The Perfect Blend

It’s really hard to find the blend I like in fiction: just enough action, just enough sci-fi/fantasy, just enough of a love story. Most of the time, the action is too unrealistic, the science is too hard/fantasy is too campy, or the love story is too mushy and focused on sex.


Song of Scarabaeus
is one of the few novels I’ve found with that perfect blend. Toss in a captivating plot, great characterization, realistic dialogue, and several fresh story ideas that I wake up in the morning pondering, and I’m disappointed I can’t erase my memory of this book just so I can read it again. Maybe slower this time, so it can sink in more. It’s been a long time since I’ve carried a book around with me during the day, hoping for a minute in the elevator, a minute in the line at lunchtime, eager to read more more more. It’s been even longer (years?) since I’ve stayed up late to finish a book. Sleep becomes more precious after caring for two babies. Often it’s not worth the sacrifice. For this book, it was.

One of my favorite elements was the masterful male/female interaction. One example–the hero’s trigger finger is a bit eager even though the gunshots seem to do nothing to scare off a threat. The heroine says, “Save the bullets, Finn. There are hundreds of tons of biomass up there. Clearly it doesn’t want to have a hole carved through it.”

The hero reminds me of the hero in my WIP, so of course I have a bias to like him. But the end of Chapter 28? I actually put down the book and said aloud, “Oh my god. Awesome.”

I don’t expect to find this blend again soon. Well done, Sara Creasy. I can’t wait to read the sequel.

6 thoughts on “The Perfect Blend

  1. As I was reading this I thought of TB and LG, then you said it at the end. Not only do personal page-turners stand ready to lift us from our quotidian routines, but when we admire the writing so much that we learn from them it just adds to their worth.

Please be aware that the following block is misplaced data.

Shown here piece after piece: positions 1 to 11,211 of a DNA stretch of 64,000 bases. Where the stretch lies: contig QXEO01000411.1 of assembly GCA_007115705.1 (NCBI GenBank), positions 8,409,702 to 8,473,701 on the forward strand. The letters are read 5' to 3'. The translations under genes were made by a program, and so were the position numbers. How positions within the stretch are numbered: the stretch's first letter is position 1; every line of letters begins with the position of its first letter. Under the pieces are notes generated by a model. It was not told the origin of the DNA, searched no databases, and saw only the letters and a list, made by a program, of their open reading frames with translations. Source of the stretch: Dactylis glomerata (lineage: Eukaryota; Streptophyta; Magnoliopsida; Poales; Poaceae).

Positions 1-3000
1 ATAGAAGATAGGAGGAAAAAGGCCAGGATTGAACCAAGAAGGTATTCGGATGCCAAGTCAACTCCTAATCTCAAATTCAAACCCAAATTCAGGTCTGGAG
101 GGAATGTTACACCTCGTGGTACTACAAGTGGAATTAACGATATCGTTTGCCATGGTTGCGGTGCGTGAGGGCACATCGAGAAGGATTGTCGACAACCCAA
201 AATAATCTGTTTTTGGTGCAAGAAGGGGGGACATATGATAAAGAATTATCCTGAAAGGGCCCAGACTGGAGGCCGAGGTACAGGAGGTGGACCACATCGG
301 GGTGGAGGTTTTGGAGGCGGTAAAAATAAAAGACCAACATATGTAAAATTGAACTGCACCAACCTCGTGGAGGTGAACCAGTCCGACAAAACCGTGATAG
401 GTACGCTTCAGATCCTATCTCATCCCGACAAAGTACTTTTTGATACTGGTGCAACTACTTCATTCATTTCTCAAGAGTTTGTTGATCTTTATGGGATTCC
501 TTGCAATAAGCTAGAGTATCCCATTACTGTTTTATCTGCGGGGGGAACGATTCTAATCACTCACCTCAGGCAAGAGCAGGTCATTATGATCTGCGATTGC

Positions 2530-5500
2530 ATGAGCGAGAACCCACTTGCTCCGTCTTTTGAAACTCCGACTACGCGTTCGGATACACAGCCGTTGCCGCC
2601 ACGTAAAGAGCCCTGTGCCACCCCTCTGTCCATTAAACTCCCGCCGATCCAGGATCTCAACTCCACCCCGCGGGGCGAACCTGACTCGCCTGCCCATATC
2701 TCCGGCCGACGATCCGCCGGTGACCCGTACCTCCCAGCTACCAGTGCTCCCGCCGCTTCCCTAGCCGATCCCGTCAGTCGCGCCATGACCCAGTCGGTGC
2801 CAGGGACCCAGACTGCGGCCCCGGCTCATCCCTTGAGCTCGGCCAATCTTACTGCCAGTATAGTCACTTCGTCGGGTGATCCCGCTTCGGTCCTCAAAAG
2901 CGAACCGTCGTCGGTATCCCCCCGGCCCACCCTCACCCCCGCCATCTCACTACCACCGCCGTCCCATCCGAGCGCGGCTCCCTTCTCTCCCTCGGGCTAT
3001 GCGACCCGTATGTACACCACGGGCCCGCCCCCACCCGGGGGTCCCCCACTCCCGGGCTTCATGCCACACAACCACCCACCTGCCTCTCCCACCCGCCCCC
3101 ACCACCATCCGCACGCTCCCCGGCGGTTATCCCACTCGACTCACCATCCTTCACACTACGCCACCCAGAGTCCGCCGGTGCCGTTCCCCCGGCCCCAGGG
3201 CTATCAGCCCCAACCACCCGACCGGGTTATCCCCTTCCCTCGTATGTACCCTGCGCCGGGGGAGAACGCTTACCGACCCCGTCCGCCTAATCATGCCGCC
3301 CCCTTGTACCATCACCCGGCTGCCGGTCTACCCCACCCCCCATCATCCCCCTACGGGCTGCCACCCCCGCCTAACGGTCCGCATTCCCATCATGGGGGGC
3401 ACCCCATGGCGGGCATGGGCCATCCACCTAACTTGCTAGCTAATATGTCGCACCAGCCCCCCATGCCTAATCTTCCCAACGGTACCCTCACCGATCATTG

I sometimes have to read the end of Jack Reacher books first. Yes, I read them for the suspense, but much more to be spirited away to his world. Sometimes I can’t bear to rush through for the sake of the ending.

    • Yes, the rush to finish ruins it. I had to do a double take at those initials. I couldn’t believe you’re referring to them like that (that’s what I do). And I’m surprised you saw the similarities (there are a few more I didn’t mention). Then I had to remember you haven’t even read the whole thing. Dang, I need to send you the full manuscript. :)

      So glad you’re back. Blogging has been dull without you.

  2. Sounds interesting! I’ll have to read some more reviews on it.
    I totally get what you mean when you talk about the book. Last year, I read THE IRON THORN by Caitlin Kittredge, which was the perfect blend of steampunk/Lovecraft, and I absolutely loved it. So much that I bought both the ebook and the hardcover. It remains my #1 favorite book still.
    Happy reading!
    =)

    • Hi Joseph, that’s awesome. Be sure to post back and tell me if you like it.
      I just read a bunch of posts on your blog–why doesn’t Blogger allow a simple subscribe by email? I don’t have all those other services (well, I do have a Blogger account but I rarely use it). Maybe I’m just missing it. Anyway, I’ll have to remember to check your blog. Thanks for the comment. Keep those sushi stakes high. :)

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